NCJW Greater Houston Section

National Council of Jewish Women’s Mission Statement reflects our faith in the future and belief in action. We are a grassroots, volunteer organization that has been at the forefront of social change for over a century. NCJW is a nationwide, volunteer organization that, with the Greater Houston Section’s more than 700 members, turns progressive ideals into action through advocacy campaigns, social commitment and safeguarding individual rights and freedoms. Inspired by Jewish values, we strive for social justice by improving the quality of life for our communities.

NCJW Greater Houston Section (GHS) helps change lives with hands on community service projects and advocacy efforts throughout the Greater Houston Area. Issues we address in our community include early childhood education, domestic violence, and most recently, period poverty.

We serve the community through our Back 2 School Store, AVDA Emergency Client Assistance Fund, HIPPY graduation celebration, community service partner scholarships, and homeless and foster youth educational programs and services. NCJW GHS social justice programs provide education and legislative advocacy on issues that affect and impact women, children, and families in the areas of children’s rights, economic justice, healthcare, human trafficking, reproductive justice, LGBTQ rights, and gender related violence.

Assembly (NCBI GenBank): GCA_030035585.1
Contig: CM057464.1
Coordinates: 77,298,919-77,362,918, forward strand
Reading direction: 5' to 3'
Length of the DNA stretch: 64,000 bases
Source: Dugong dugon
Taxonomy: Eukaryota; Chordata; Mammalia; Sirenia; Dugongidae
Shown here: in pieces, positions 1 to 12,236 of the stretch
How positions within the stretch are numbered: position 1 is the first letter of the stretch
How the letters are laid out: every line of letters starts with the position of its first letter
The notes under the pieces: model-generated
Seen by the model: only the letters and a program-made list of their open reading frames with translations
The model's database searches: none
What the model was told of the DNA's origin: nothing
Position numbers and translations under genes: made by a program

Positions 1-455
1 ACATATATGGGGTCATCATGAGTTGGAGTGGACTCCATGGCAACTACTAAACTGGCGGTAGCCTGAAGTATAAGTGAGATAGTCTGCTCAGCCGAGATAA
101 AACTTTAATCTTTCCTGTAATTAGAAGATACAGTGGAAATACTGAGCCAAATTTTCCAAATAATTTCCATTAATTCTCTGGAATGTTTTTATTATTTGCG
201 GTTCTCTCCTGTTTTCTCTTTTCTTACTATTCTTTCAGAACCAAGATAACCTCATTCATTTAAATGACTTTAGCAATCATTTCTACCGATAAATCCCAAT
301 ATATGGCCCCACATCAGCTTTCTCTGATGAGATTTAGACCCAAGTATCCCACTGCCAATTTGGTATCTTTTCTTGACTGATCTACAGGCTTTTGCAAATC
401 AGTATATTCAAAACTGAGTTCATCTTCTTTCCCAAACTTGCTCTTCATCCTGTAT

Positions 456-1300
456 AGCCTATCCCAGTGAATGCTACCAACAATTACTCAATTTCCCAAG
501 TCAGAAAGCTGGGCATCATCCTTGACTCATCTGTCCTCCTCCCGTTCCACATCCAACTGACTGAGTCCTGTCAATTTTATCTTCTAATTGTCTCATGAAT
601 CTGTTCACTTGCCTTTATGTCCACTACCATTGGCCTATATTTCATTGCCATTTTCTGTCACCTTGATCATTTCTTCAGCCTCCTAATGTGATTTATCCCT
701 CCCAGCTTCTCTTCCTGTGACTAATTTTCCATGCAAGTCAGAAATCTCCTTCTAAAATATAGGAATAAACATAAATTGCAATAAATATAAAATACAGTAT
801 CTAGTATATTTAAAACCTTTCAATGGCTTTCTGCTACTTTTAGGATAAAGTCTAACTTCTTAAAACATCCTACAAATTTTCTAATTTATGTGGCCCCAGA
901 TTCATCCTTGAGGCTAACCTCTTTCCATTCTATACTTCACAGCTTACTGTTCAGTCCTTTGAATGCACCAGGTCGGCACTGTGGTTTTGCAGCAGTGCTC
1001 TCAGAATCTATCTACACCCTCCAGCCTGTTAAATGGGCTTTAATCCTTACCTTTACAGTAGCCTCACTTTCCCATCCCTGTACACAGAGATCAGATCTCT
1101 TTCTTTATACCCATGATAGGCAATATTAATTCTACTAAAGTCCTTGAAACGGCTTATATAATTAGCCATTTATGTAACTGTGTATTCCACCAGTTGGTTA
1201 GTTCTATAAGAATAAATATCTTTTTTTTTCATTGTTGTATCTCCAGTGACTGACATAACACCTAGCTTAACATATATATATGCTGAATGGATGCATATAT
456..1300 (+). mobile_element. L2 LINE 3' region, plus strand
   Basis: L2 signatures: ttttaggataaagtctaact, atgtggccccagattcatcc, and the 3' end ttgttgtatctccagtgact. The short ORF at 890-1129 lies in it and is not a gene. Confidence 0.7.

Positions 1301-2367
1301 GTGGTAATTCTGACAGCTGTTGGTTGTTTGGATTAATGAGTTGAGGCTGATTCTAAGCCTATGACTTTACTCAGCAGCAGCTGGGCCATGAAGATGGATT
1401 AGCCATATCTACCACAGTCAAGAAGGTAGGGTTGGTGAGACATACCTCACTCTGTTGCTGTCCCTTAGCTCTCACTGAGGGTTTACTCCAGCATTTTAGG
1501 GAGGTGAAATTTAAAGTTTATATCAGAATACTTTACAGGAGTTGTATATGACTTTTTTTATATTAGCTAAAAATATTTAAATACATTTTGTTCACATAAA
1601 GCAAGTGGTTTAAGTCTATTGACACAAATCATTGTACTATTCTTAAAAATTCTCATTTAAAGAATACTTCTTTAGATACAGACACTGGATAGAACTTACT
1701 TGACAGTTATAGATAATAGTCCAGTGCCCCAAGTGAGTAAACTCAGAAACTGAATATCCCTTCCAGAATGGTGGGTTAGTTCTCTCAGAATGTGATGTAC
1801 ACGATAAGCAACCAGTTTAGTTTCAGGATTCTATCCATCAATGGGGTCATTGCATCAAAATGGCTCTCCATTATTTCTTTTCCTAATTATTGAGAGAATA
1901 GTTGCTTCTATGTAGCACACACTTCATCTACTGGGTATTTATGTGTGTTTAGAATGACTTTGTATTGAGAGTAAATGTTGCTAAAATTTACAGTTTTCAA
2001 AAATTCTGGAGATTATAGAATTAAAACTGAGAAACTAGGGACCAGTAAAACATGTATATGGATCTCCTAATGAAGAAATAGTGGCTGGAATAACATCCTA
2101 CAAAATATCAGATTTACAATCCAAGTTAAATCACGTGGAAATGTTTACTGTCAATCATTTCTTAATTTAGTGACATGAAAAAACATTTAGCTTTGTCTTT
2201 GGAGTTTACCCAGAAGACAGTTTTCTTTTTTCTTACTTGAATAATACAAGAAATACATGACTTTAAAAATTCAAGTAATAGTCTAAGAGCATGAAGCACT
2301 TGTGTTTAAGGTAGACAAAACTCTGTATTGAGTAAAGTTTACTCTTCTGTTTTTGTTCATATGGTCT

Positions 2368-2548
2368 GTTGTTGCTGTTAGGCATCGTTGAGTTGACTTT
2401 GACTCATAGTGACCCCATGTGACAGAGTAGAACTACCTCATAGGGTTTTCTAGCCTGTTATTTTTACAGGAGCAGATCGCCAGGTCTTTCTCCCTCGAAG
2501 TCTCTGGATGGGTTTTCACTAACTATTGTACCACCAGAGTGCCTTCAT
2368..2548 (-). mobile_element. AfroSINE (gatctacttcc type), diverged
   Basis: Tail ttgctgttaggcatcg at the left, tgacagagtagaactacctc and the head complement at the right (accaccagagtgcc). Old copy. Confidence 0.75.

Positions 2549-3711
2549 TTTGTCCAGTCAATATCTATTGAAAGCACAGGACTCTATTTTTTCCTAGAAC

We are in our schools, our courthouses, our State Houses, on the phone and in the trenches working towards changing lives every day.

NCJW National

In 1893, Hannah G. Solomon of Chicago was asked to organize the participation of Jewish women in the Chicago World’s Fair. When Hannah and her recruits discovered that participation was not substantive, but would consist of pouring coffee and other hostess duties, they walked out. Hannah then took matters into her own hands, building on the courageous action and volunteer work she had been leading for years. By the end of the World’s Fair, Hannah and the accompanying delegate body of women had founded the National Council of Jewish Women, changing forever the role of Jewish women and the nature of volunteerism.

Today, after more than a century, NCJW remains distinct among organizations — courageous, compassionate, powerful, and, above all, pioneering.